After a long and distinguished career, including several years as president of the Harvard University-affiliated Episcopal Divinity School, Harvey Guthrie Jr. retired to his native Ventura County in 1995.
But retirement didn't stop the honors from coming his way. At the divinity school's commencement this year in Cambridge, Mass., where he served as dean and president from 1969 to 1985, a permanent Guthrie Professorship of Biblical Studies was inaugurated.
"It's like a permanent chair," said Guthrie, who lives in Fillmore with his wife Doris, a native of the city.
When he graduated from Ventura High School in 1942, Guthrie knew he would become either a lawyer or a minister.
"Turned out to be minister," he said. "I come from a family in which my mother always thought we ought to go to a community church and be nondenominational."
After reading Reinhold Niebuhr's book, "Leaves from the Notebook of a Tamed Cynic," Guthrie knew immediately that he "wanted to go to school where that man teaches."
The school was Union Theological Seminary in New York City.
"While I was there, I decided the Episcopal Church was the one I wanted to be ordained in," he said. "I was attracted to the Episcopal tradition of inclusiveness and doctrinal freedom.
"I just felt at home there," Guthrie said.
After serving three years as rector of a small church in White Plains, N.Y., Guthrie went back to school at General Theological Seminary in New York City, where he taught Hebrew while earning his doctorate.
In 1958, he began a new job teaching the Old Testament at the Episcopal Divinity School. He stayed until he retired as school president 27 years later.
Guthrie recalled the late 1960s as a very significant period for the school.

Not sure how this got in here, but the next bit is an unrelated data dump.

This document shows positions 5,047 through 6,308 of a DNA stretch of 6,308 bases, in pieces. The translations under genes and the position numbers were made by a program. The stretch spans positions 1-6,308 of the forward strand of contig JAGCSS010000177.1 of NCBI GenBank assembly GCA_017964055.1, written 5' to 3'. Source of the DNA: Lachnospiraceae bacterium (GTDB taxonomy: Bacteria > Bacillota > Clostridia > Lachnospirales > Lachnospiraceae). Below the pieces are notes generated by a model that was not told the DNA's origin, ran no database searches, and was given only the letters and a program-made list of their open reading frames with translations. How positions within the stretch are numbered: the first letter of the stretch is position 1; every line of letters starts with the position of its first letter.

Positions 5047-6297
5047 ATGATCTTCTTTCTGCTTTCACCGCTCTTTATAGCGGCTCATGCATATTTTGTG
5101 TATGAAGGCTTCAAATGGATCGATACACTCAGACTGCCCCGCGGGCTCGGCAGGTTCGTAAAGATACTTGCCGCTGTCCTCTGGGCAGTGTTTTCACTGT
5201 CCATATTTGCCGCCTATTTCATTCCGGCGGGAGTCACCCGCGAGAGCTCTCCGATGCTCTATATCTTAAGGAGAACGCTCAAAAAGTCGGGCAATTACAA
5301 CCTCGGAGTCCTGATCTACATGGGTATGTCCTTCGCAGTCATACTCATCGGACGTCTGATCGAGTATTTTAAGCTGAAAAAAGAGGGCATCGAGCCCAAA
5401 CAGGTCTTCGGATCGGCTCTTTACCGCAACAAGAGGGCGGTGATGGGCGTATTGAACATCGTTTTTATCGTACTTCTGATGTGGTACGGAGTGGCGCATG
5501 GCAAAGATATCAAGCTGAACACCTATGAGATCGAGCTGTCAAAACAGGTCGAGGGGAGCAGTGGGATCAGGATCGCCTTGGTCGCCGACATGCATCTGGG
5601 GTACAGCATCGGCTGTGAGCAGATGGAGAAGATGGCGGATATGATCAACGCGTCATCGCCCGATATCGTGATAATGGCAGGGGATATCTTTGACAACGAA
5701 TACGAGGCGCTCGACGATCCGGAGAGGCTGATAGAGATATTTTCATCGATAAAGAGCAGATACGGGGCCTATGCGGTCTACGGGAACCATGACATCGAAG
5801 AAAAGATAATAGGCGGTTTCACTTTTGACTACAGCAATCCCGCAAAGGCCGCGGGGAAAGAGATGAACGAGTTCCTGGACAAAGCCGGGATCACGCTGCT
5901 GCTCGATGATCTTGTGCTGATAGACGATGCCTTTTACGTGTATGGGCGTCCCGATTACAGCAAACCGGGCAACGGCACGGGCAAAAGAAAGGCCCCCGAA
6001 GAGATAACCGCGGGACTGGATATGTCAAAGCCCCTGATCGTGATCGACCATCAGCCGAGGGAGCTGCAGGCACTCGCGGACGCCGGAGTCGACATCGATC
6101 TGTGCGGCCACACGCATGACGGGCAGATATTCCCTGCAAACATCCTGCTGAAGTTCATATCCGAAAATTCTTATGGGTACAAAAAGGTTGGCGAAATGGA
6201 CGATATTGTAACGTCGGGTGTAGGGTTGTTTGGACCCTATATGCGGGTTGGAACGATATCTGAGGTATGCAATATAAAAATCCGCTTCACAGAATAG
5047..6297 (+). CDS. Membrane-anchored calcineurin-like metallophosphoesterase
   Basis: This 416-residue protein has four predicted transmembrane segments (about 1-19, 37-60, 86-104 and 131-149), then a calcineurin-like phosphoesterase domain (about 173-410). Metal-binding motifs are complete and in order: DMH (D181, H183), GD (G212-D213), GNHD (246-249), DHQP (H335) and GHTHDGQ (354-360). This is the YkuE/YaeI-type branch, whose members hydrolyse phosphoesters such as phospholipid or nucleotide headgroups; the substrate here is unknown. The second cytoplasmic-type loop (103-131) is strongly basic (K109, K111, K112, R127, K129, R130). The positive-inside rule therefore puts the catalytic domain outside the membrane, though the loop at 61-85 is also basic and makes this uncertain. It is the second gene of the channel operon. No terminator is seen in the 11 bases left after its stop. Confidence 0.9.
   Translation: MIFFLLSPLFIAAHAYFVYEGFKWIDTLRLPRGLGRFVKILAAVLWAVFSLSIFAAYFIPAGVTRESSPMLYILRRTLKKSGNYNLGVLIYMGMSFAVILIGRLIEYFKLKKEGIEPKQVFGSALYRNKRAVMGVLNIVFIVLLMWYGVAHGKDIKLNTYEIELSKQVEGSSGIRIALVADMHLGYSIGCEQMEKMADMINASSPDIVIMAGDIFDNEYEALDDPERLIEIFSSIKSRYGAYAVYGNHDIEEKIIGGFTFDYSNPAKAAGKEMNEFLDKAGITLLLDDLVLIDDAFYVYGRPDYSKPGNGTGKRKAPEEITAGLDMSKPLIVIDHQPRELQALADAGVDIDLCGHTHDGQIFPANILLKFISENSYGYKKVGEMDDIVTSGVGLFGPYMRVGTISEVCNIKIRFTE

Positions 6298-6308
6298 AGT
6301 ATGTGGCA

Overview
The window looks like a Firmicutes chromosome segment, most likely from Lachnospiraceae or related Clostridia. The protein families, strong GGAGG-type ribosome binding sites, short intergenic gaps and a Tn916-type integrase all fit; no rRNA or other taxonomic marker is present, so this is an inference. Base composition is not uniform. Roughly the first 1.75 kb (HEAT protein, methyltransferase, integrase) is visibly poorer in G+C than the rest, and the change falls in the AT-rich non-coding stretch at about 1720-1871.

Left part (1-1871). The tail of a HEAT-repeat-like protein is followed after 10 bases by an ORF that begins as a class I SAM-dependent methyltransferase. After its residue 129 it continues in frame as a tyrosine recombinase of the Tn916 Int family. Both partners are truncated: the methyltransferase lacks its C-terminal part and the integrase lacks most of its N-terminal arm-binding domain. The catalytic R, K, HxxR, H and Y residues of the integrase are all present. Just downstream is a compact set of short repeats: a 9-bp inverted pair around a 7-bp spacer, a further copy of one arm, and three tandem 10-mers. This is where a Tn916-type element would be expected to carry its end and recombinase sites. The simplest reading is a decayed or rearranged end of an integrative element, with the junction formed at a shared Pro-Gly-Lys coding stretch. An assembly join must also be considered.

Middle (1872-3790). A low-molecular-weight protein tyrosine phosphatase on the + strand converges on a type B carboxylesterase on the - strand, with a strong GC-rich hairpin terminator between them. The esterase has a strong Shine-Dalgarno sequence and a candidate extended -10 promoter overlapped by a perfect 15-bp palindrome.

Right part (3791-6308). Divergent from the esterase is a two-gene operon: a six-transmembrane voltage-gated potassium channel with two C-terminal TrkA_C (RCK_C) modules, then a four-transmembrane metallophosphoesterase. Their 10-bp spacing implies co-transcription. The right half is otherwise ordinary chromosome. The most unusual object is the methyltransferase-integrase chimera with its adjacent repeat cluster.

"I became the dean in 1969, and the country was in the middle of the civil rights movement," he said. "One of our students, Jonathan Daniels, was murdered in the South while registering voters. So we were personally involved in that."
More than one "first" in the Episcopal Church occurred during Guthrie's watch as dean of the divinity school.
"We were the first Episcopal seminary to admit women as students."
And in 1974, he was present when a group of women were ordained by a group of retired bishops of the Episcopal Church.
"It was very controversial, and connected with that, we also brought onto our faculty two women--also a first and controversial."
He believes the presence of women in the church's hierarchy since then has been positive.
"It says 'This isn't just a male establishment here.' "
Guthrie said he has always been an advocate of equal rights, from the ordination of women to the inclusion of gays and lesbians in sacramental and ministerial life.
"For me, those commitments are rooted in my study of the thrust of the biblical message, which is first of all that the rights and privileges of being human are in every respect to be shared by all as gifts of God."
Guthrie said he believes in adhering to the Bible's overall message, "not in choosing one specific verse, as some do."
Upon leaving his academic post in 1985, Guthrie served for 10 years as rector of a church in Ann Arbor, Mich. He also wrote four books, including "Theology as Thanksgiving," and served as a visiting scholar at Yale Divinity School.
He and his wife serve as volunteer legal assistants at Channel Counties Legal Services and are on the steering committee of the local Santa Clara Valley Democratic Club.
Ventura College instructor Ramon Rodriguez, who founded the club in 1996, said, "I have to hand it to Harvey--other people would just be enjoying their retirement and going fishing. He's chosen to remain active in helping people who need it. I'm honored to count him as a friend and colleague. What he does is what you'd call 'good works.' "
Still, the quasi-retired Guthrie said these days he doesn't mind sitting in a pew in the Fillmore Trinity Episcopal Church, instead of leading the service.
"I find myself saying, 'Hey, I really do believe all this stuff, even when I'm not standing up front getting paid for it.' "